Lessons for the Channel in IBM's $128M Judgment

If you think Monday's court ruling that IBM owes the state of Indiana a whopping $128 million in damages is the end of a long and tired saga, think again.

If you think Monday's court ruling that IBM owes the state of Indiana a whopping $128 million in damages is the end of a long and tired saga, think again.

To understand the longtime feud, we have to go back to 2006 and the early stages of the cloud-based digital transformation. With its welfare system in shambles, the state of Indiana contracted with the IT giant to overhaul and automate the processing of applications for state programs such as Medicaid and food stamps.

An August 2006 report showed that the Indiana Family and Social Services Administration (FSSA) ranked among the worst in the nation, with a full 35 percent of Medicaid long-term care applications approved by FSSA containing errors. In addition, there was a backlog of more than 13,000 people whose Medicaid applications essentially timed out and were stuck in limbo. The report also found that more than 15 employees had been arrested between 2003 and 2006 for fraud, with each case costing taxpayers about $50,000.

Then Governor Mitch Daniels, under intense pressure to reform Indiana's welfare system, demanded the FSSA find a vendor to help them modernize the eligibility process.

"The status quo is simply not acceptable. Indiana has the worst record of welfare reform in the entire country," said Daniels. "We have dedicated employees, but our welfare system is slow, cumbersome, inaccurate, inconsistent, and conducive to waste and fraud. It continually fails recipients and taxpayers alike and must be changed."

Enter IBM

The $1.37 billion deal proposed privatizing and automating the system, with an IBM-led team of vendors working to process applications for food stamps, Medicaid, and other benefits that residents could submit through call centers, fax and the internet. At the time, it was an advanced concept--sort of a precursor to the solutions-first mindset of today.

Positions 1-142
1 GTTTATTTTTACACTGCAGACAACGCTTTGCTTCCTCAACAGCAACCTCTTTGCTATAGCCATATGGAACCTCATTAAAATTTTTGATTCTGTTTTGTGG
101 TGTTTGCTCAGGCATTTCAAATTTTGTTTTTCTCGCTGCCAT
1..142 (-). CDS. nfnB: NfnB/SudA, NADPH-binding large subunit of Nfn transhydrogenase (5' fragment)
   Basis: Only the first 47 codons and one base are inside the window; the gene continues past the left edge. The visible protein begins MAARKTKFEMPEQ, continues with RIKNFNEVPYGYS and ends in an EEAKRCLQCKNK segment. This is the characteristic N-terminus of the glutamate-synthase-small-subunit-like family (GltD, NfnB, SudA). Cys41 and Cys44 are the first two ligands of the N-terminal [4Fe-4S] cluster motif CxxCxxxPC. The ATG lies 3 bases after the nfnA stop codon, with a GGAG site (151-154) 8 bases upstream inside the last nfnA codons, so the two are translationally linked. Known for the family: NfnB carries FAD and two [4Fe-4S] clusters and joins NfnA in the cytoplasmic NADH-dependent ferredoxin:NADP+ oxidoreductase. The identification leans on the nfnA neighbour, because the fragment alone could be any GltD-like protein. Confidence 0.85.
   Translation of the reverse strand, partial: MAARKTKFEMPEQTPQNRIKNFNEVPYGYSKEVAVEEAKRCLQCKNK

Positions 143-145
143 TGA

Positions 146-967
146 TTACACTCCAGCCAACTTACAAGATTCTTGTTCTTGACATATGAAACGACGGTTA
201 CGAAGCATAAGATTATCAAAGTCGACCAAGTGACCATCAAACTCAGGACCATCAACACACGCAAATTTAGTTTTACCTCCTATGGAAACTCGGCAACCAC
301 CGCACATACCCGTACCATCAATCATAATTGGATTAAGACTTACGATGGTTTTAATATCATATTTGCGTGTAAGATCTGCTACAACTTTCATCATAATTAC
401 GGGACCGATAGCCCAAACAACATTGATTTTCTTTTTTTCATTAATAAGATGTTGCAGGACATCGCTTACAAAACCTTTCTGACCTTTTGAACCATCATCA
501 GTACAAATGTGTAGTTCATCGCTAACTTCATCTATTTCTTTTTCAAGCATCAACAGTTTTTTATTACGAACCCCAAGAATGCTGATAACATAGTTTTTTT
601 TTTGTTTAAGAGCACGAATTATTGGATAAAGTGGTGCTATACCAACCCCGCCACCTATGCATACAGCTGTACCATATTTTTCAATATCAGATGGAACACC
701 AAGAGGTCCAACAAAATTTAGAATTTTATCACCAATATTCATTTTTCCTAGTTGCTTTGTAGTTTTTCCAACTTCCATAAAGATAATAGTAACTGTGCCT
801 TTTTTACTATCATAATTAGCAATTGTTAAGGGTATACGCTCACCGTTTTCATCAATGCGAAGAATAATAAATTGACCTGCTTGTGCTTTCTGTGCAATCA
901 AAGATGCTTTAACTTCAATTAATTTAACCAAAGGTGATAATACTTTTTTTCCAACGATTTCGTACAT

Less than three years into the 10-year deal, the state pulled out of the contract citing lost documents, inaccurately processed applications and extensive wait times. In turn, IBM accused the state of mismanaging the program. Indiana had already paid Big Blue $437 million, and the two sides took the squabble to the courts.

In 2012, a Marion Superior Court judge awarded $52 billion in damages to IBM, only to have the Indiana Court of Appeals reverse the decision. The case headed to the Indiana Supreme Court, which ruled last year "that IBM was owed around $50 million for certain unpaid fees and equipment charges, but rejected over $53 million of IBM’s other claims, and held that IBM had breached its contract with the State as a matter of law."

On Monday, the court made a final determination of damages. IBM's $128 million judgment was offset by about $50 million in fees owed by the state. At the end of the day, IBM owes Indiana around $78 million. In theory, at least.

The tech behemoth said it will appeal the ruling and that it believes the decision "is contradicted by the facts and the law."

Not a one-off for Big Blue